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|Case Number:||Miscellaneous Application 639 of 2014|
|Parties:||Leo Investments Limited v Mau West Limited & Mohawk Limited|
|Date Delivered:||10 Mar 2016|
|Court:||High Court at Nairobi (Milimani Law Courts)|
|Citation:||Leo Investments Limited v Mau West Limited & another  eKLR|
|Disclaimer:||The information contained in the above segment is not part of the judicial opinion delivered by the Court. The metadata has been prepared by Kenya Law as a guide in understanding the subject of the judicial opinion. Kenya Law makes no warranties as to the comprehensiveness or accuracy of the information|
REPUBLIC OF KENYA
IN THE HIGH COURT OF KENYA AT NAIROBI
MISC APPLICATION NO. 639 OF 2014
LEO INVESTMENTS LIMITED............................APPLICANT
V E R S U S
1. MAU WEST LIMITED
2. MOHAWK LIMITED…….…..………………..RESPONDENTS
The Applicant herein seeks by Notice of Motion dated 26th September, 2014 leave to appeal out of time against the judgment delivered at the Chief Magistrate’s Milimani Commercial Court on 25th July, 2014 in Milimani CMCC No. 2157 of 2009. The Applicant also seeks stay of execution of the judgement of the lower court pending disposal of the intended appeal. The application is brought under Sections 3A, 79G and 95 of the Civil Procedure Act (the Act) and Order 42 Rule 6(1) of the Civil Procedure Rules (the Rules). The 1st Respondent has opposed the application.
I have read the supporting and replying affidavits. I have also given due consideration to the submissions of the learned counsels appearing and the authorities cited.
Under section 79G aforesaid, an appeal from a subordinate court to the High Court must be filed within a period of thirty (30) days from the date of the decree or order appealed against, excluding from such period any time which the lower court may certify as having been requisite for the preparation and delivery to the appellant of a copy of the decree or order. But the Court has power under the proviso to that section to admit an appeal out of time if the appellant satisfies the Court that he had good and sufficient cause for not filing the appeal in time.
In the present case, I am satisfied that the lower court’s judgement was delivered without notice to the Applicant or its advocate. Judgement was not delivered on 29th May 2014 as at first reserved and was subsequently delivered without notice to the Applicant or its advocate.
It is also satisfactory that the Applicant became aware of the said judgment when the draft decree and certificate of costs was sent by Advocate for the 1st Respondent on 5th September 2014. The present application was filed on 26th September 2014 about 15 days from the date the Applicant became aware of the Judgment.
I am satisfied that there is sufficient reason to extend the time to lodge appeal as sought, and I hereby grant that extension. The Applicant should not be prevented from exercising its undoubted right of appeal, especially here where it was blameless and sought leave to extend time within which to file its appeal as soon as was reasonably practical. The Applicant may file its appeal within 24 days of delivery of this ruling.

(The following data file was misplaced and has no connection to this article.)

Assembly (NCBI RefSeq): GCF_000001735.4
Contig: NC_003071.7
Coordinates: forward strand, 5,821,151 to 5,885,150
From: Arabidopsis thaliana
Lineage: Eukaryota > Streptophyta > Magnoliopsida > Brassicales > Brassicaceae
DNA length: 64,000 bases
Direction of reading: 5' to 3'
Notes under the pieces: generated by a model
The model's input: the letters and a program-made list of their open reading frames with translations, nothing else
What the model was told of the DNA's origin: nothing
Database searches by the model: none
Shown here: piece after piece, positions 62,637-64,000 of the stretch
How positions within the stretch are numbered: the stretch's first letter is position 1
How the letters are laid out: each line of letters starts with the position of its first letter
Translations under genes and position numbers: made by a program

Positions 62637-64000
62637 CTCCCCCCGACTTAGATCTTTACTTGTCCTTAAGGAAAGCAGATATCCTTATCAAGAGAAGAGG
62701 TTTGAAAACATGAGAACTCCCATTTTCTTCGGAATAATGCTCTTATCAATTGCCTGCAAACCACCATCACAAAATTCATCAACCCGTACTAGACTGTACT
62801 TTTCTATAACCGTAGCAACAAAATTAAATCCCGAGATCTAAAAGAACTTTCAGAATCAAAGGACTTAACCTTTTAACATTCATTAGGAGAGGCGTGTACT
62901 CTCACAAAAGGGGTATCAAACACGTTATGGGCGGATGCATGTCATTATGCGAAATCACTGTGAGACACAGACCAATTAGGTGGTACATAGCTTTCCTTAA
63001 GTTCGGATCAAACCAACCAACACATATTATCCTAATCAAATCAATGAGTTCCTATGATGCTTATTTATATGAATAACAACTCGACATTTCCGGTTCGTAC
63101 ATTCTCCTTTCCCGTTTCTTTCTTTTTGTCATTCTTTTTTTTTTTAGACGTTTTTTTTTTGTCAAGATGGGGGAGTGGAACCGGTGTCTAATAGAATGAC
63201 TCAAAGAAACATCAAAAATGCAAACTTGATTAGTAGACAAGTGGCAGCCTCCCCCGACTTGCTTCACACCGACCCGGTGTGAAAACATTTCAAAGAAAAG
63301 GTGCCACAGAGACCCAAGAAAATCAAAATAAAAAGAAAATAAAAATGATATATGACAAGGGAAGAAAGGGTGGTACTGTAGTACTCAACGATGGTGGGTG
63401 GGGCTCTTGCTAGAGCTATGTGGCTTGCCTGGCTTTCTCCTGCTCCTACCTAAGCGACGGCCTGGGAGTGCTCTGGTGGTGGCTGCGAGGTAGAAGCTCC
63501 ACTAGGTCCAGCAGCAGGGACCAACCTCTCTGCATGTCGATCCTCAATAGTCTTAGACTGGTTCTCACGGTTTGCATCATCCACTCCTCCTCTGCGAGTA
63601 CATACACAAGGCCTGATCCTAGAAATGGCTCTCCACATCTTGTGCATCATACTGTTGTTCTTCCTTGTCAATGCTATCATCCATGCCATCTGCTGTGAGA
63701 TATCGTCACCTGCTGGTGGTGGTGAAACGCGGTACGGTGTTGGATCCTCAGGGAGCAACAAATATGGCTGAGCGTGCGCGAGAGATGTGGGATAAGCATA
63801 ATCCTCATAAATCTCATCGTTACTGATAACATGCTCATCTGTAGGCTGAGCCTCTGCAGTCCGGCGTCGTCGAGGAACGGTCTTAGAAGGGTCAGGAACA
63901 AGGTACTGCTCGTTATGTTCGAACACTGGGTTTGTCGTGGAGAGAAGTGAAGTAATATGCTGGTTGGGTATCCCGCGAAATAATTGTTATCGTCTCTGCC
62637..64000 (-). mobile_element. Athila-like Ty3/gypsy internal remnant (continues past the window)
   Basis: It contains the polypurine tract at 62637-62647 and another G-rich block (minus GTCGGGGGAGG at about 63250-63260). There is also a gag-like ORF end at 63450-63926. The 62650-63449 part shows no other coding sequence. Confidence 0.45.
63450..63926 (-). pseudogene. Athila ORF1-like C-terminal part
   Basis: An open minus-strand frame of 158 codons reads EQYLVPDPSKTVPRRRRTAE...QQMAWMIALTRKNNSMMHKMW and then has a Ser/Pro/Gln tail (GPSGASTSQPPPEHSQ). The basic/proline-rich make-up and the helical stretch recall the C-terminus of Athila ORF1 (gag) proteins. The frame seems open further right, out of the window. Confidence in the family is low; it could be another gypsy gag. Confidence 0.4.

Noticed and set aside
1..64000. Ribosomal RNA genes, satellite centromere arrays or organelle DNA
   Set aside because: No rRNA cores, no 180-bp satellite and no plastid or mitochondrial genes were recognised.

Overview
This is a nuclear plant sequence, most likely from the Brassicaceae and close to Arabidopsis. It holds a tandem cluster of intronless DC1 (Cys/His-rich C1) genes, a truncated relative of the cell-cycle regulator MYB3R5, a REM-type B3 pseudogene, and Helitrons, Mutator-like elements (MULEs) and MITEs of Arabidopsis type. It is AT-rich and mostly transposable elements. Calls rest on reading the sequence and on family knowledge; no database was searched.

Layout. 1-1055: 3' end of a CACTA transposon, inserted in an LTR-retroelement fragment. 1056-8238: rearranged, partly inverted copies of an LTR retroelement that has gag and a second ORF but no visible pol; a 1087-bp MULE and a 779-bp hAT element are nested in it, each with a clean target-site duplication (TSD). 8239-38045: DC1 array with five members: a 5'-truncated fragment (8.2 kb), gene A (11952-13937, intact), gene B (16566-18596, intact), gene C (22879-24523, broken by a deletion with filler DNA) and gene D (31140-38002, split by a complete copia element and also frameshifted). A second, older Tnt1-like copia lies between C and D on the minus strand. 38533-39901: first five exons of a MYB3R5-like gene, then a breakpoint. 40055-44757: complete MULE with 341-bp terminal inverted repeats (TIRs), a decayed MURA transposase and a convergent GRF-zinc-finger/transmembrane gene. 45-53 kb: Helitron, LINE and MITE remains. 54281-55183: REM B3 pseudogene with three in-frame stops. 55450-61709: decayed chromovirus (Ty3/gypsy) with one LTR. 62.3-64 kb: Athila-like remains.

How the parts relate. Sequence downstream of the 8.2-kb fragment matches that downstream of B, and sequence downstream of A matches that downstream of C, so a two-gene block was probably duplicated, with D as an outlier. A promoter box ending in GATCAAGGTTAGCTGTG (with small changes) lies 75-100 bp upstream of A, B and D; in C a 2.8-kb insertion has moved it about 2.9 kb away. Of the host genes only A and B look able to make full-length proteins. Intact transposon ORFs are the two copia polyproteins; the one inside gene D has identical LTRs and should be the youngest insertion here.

Regarding stay of execution of decree pending disposal of the intended appeal, as there is no appeal now pending, the same cannot be granted under Order 42, rule 6 of the Rules; but it can be granted under the inherent powers of the court. The Applicant has invoked that inherent jurisdiction under section 3A of the Act. Having granted the Applicant leave to appeal, it must be facilitated to exercise its undoubted right of appeal without any undue clogs. However, the court must balance this against the interests of the 1st Respondent who has a judgement in its favour that it ought to enjoy.
Stay of execution of a money decree will normally not be granted unless the appeal will be rendered nugatory if the appellant ultimately succeeds. An appeal will not normally be rendered nugatory by payment of a money decree; but where the appellant may not be able to recover the decretal sum from the respondent if he succeeds in the appeal, or where he cannot recover the money without undue difficulty, then the appeal may be rendered nugatory.
The Applicant has pleaded in its supporting affidavit that if it were to succeed in its intended appeal, it may not be able to recover from the 1st Respondent as it is not aware of any substantial work that it is currently undertaking and is thus apprehensive that it may not be able to refund the decretal sum if and when required to do so.
In its reply the 1st Respondent states that it is involved in various projects and works hence is able and willing to refund the decretal sum should the intended appeal succeed. The 1st Respondent has not gone into details of what these projects and works are as they are within its peculiar knowledge. It would have sufficed for the 1st Respondent to file an affidavit of means particularizing its financial capability. The court is therefore satisfied on a balance that the Applicant will have a difficult time recovering from the Respondent the decretal sum in the event of it succeeding in the intended appeal.
I will therefore grant stay of execution of the judgement of the lower court pending disposal of the intended appeal in the interests of justice upon the following terms –
1. The Applicant shall deposit the whole decretal amount within 30 days of todayin a joint interest earning account in the names of the Advocates for the parties, in a bank to be agreed by both of them before the appeal can be heard.
2. In default of such deposit, stay of execution now granted shall stand vacated, and the 1st Respondent shall be at liberty to execute.
3. The costs of this application shall be in the intended appeal; if no appeal is ultimately filed, the costs shall go to the 1st Respondent.
Those shall be orders of the court.
Dated and delivered at Nairobi this 10th Day of March, 2016.